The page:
Robert Mapplethorpe, ‘Shell and Crystal’, 1986-printed 1990, Phillips

Photographs from the Collection of Jeffrey M. Kaplan, Washington, D.C.

From the Catalogue:
About the Collector:
With a life-long passion for collecting, spurred by an intense, intellectual curiosity for art, Jeffrey M. Kaplan’s collection transcends classification and speaks to his devotion to all things cultural. Driven by an innate interest in learning about different cultures and ways of life, the photographs in his collection illustrate key moments and movements throughout the history of the medium, unified by the overarching theme of one man’s collecting journey.

The photographs on offer, lots 271-286, include works by leaders in the field, thus demonstrating Kaplan’s deep knowledge and keen awareness of the medium. From Alfred Stieglitz, and his selections for Camera Work, to Ansel Adams and Berenice Abbott, the classic is balanced by the contemporary with an equally impressive selection of works by Robert Mapplethorpe, Alec Soth and Robert Polidori. Kaplan’s particular affinity for Mapplethorpe is evident in the six lots on offer which show the photographer’s incredible depth and include the stunning dye transfer print, Flowers in Vase; the iconic photograph of Thomas that was selected by Patti Smith to grace the cover of Robert Mapplethorpe, her 1987 book on the photographer; and Wheat, a still-life that shows a masterful range of tonality.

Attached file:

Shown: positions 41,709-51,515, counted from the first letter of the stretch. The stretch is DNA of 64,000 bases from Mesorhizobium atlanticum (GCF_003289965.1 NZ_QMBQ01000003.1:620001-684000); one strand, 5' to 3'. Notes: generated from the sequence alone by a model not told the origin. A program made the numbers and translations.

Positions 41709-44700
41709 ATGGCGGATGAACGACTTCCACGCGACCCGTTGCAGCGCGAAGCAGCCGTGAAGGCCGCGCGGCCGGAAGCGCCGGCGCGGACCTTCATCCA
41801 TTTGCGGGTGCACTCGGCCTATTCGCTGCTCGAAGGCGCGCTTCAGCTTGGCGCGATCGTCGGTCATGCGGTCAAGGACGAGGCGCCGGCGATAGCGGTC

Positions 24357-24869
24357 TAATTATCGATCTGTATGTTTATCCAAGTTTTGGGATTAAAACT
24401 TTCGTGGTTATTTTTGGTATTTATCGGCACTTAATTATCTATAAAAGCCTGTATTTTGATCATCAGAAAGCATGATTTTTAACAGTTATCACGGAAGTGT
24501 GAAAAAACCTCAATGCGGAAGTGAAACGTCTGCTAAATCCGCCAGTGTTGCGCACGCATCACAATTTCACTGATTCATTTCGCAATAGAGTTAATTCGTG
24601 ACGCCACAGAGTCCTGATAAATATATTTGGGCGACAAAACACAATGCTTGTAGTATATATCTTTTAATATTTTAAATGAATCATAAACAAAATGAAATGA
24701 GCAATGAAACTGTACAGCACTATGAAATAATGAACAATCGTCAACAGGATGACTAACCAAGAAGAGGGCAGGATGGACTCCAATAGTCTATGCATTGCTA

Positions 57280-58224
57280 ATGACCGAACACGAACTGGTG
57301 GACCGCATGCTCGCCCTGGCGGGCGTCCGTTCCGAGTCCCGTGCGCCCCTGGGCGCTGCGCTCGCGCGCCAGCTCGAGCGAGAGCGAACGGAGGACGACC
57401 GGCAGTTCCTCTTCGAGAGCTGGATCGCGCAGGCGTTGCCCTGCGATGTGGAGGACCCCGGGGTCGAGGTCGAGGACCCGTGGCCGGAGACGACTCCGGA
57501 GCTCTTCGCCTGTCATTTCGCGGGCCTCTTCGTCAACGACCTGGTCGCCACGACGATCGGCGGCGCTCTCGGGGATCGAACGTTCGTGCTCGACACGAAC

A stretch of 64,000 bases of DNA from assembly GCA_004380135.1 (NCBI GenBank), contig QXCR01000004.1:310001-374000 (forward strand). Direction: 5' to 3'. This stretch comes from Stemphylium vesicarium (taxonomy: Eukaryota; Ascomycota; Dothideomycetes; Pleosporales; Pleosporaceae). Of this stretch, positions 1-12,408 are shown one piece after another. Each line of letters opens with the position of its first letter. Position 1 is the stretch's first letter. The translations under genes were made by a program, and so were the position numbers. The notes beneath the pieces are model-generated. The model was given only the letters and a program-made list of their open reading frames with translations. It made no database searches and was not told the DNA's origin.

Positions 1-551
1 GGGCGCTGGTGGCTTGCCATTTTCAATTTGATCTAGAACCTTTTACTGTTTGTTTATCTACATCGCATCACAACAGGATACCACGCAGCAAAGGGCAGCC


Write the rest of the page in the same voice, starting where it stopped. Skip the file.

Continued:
This diverse selection reflects Kaplan’s constant interest in acquiring works that peaked his intellect, while offering the thrill that drives the most devoted of collectors.
Courtesy of Phillips

Signature: Signed, dated by Michael Ward Stout, Executor, in ink, titled, dated and numbered 7/10 in an unidentified hand in ink, Estate copyright credit reproduction limitation stamp on the reverse of the flush-mount.

Weinstein Gallery, Minneapolis

About Robert Mapplethorpe

In the 1970s, Robert Mapplethorpe and musician, poet, and artist Patti Smith lived together in New York’s infamous Chelsea Hotel where he started shooting Polaroids to use in his collages. Drawn to photography, Mapplethorpe got a Hasselblad medium-format camera and began taking pictures of his friends and acquaintances—artists, musicians, socialites, pornographic film stars, and members of the gay S & M underground. Despite his shocking content, Mapplethorpe was a formalist, interested in composition, color, texture, balance, and, most of all, beauty. In the 1980s, he concentrated on studio photography, specifically nudes, flowers, and formal portraits that are considerably more refined than his earlier work. After Mapplethorpe died from an AIDS-related illness, his work precipitated national controversy when it was included in “The Perfect Moment,” a traveling exhibition funded by the National Endowment for the Arts.

American, 1946-1989, Queens, New York, based in New York, New York